Chinese herbs for weight loss, like acupuncture, have a long history of use in TCM. The following herbs may help those who are struggling to lose weight:
- Ginseng: Ginseng has been used for years to promote good health. It has been approved for use in the treatment of fatigue in some parts of Europe due to its ability to enhance and nourish the immune system. A study out of the Department of Rehabilitation Medicine of Korean Medicine demonstrated that ginseng can lead to weight loss and improve gut health. Ten participants were given ginseng over an eight-week period, and the results showed a decrease in both weight and body mass index (BMI).
- Hawthorn Berries: Also known as Shan Zha is often used by TCM practitioners, thanks to its ability to reduce total cholesterol and triglyceride levels. It has also been shown to reduce lipid formation and therefor reduce the maturation of fat cells. When tested, a study out of the Department of Pharmacodynamy and Toxicology at Mashhad University in Iran showed that the when given hawthorn berry, there was lower body weight and less fat accumulation than those that were not. Recommended product: Shan Zha Slim
- Goji Berries: Goji berries, which are eaten dried or steeped in tea, are native to Asia. They are a natural antioxidant that is high in phytochemicals. Their ability to reduce oxidative stress has been shown to aid in weight loss. Used in a study by the University of the West in Santa Catarina, Brazil, participants who supplemented with goji berries experienced a decrease in waist circumference and also had an improved lipid profile when compared to participants who did not take the supplements.
Additional Chinese Medicine for Weight Loss Tips
In addition to the above, there are plenty of lifestyle changes that can be made to help those with obesity to shed the extra weight. For example:
- Lifestyle Changes: Poor quality sleep and stress also play a role in weight gain. To improve sleep quality, be sure to get plenty of moderate exercise to stimulate feel-good hormones that will help to induce relaxation. Incorporating exercise like tai chi will help to alleviate anxiety and depression while strengthening the body.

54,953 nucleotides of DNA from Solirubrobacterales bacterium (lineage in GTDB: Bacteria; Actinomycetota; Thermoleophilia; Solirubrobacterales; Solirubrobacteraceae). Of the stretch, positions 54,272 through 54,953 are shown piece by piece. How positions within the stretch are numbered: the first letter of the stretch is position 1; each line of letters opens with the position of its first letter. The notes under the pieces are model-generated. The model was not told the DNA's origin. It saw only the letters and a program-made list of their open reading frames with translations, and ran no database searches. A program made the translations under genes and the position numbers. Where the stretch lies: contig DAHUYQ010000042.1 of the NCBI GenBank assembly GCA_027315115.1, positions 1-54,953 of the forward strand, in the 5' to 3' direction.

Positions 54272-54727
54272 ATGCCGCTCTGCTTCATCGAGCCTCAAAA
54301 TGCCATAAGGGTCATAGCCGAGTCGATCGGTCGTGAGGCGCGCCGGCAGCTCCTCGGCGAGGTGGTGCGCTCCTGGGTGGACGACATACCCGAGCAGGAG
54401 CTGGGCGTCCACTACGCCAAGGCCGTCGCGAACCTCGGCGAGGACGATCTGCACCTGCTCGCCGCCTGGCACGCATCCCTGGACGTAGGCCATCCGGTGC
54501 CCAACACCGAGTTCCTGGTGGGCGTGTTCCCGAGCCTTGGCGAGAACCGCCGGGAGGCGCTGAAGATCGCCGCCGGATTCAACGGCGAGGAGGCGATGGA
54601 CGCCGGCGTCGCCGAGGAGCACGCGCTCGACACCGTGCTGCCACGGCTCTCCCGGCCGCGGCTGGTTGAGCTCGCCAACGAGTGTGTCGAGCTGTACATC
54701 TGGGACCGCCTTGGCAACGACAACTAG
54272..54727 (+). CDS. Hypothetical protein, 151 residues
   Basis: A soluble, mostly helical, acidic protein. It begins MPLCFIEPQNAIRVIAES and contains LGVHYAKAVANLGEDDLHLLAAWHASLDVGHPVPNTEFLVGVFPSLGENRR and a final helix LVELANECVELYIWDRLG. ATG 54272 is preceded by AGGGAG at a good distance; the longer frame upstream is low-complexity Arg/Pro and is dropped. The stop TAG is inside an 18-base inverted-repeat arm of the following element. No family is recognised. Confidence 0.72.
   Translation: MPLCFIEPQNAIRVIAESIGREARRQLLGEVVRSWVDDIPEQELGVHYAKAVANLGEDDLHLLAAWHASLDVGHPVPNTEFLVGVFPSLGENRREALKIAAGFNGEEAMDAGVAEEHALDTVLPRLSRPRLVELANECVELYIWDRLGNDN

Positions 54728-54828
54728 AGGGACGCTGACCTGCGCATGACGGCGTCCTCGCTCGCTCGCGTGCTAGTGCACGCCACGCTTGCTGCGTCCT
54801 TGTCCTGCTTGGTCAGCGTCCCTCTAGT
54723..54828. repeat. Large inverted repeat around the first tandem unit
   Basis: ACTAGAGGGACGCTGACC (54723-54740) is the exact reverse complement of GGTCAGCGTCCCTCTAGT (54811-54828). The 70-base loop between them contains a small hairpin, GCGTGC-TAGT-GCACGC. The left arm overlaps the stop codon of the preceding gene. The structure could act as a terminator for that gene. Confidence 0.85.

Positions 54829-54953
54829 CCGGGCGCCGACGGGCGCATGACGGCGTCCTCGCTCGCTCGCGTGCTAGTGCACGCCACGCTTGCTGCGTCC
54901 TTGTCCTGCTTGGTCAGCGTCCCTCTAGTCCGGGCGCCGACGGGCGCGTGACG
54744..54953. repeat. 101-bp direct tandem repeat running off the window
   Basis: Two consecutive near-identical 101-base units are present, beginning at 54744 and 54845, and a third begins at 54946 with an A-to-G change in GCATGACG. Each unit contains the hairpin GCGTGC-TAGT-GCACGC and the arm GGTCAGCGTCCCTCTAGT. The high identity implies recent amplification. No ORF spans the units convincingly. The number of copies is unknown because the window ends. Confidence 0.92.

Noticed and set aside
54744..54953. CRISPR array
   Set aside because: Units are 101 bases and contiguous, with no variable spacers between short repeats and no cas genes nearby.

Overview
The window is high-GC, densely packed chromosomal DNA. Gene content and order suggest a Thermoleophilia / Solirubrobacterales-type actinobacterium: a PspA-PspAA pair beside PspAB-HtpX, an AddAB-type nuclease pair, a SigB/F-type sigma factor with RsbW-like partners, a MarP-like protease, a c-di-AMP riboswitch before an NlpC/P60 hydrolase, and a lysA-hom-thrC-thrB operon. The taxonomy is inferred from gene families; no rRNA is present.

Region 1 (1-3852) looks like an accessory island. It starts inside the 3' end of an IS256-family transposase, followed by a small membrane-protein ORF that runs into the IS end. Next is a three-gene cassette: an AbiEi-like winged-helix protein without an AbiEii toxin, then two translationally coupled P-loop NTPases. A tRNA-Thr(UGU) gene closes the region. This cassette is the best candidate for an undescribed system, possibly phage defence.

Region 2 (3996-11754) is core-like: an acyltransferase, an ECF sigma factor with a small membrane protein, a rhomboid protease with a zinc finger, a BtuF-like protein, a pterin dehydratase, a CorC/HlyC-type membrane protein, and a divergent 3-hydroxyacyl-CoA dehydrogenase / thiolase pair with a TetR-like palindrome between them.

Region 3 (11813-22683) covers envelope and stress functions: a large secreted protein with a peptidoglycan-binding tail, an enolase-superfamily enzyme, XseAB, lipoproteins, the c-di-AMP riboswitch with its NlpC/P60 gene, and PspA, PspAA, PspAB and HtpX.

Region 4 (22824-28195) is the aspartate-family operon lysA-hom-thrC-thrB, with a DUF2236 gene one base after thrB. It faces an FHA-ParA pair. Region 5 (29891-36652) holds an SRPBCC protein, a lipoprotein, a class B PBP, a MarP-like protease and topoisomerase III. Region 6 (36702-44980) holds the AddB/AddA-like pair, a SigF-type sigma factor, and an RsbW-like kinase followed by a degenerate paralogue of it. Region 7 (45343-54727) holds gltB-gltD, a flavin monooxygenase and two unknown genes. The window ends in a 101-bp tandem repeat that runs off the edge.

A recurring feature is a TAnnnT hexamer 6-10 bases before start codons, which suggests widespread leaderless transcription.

- Consume Warm Foods: Coldness can lead to the accumulation of dampness and phlegm. If you are trying to lose excess weight, choose warm foods instead. To combat coldness, add foods such as soup or ginger tea to your diet.
- Eat at a Certain Time: The spleen and the stomach are at their peak from the hours of 7 am to 11 am. At this time, the spleen propels Qi upward throughout the body to aid in digestion. Avoid eating after 6 pm to allow the body time to rest and metabolize the day’s nutrient intake.
- Avoid Sugars and Fried Food: Foods that are high in sugar or those that are fried will result in weight gain. When fatty foods and other sweet treats are eaten, the stomach and spleen will do a poor job of transporting nutrients. The result is more dampness and the accumulation of phlegm.
Those who are struggling to lose weight are in good company. Many adults and children share these struggles, and there is unfortunately a lot of misinformation about how to take weight off and keep it off for good. Practitioners of TCM recognise that since there is not just one cause of excess weight but many factors that contribute to it, the approach to weight loss must be multifaceted. It is important to understand the cause of weight gain before offering treatment options. Spleen Qi deficiency, yang deficiency, stomach heat, liver Qi stagnation, and dampness can all lead to weight gain. Depending on the cause, treatment options may include acupuncture or a combination of Chinese herbs such as goji berries or ginseng. It is also important to get plenty of exercise and quality sleep. When it comes to diet, be sure to including warming soups and teas while avoiding fried foods and sugar. After 6 pm, give the digestive system a rest and avoid eating until the next day. To learn more about Chinese medicine for weight loss, speak with a TCM practitioner about the nonsurgical, drug-free options for weight loss.
For more information about how Chinese Medicine can help you with weight loss, book your free consultation with our Chinese Medicine experts today
* These statements have not been evaluated by the Food and Drug Administration. This information is not intended to diagnose, treat, cure, or prevent any disease. We can’t guarantee the treatment result, as the symptoms of conditions are unpredictable and vary greatly from person to person. The treatment length and recovery time also varies for individual. Please visit our clinics website: GinSen where a specialists will discuss your care and provide a consultation, and the treatment will be designed to meet your individual needs.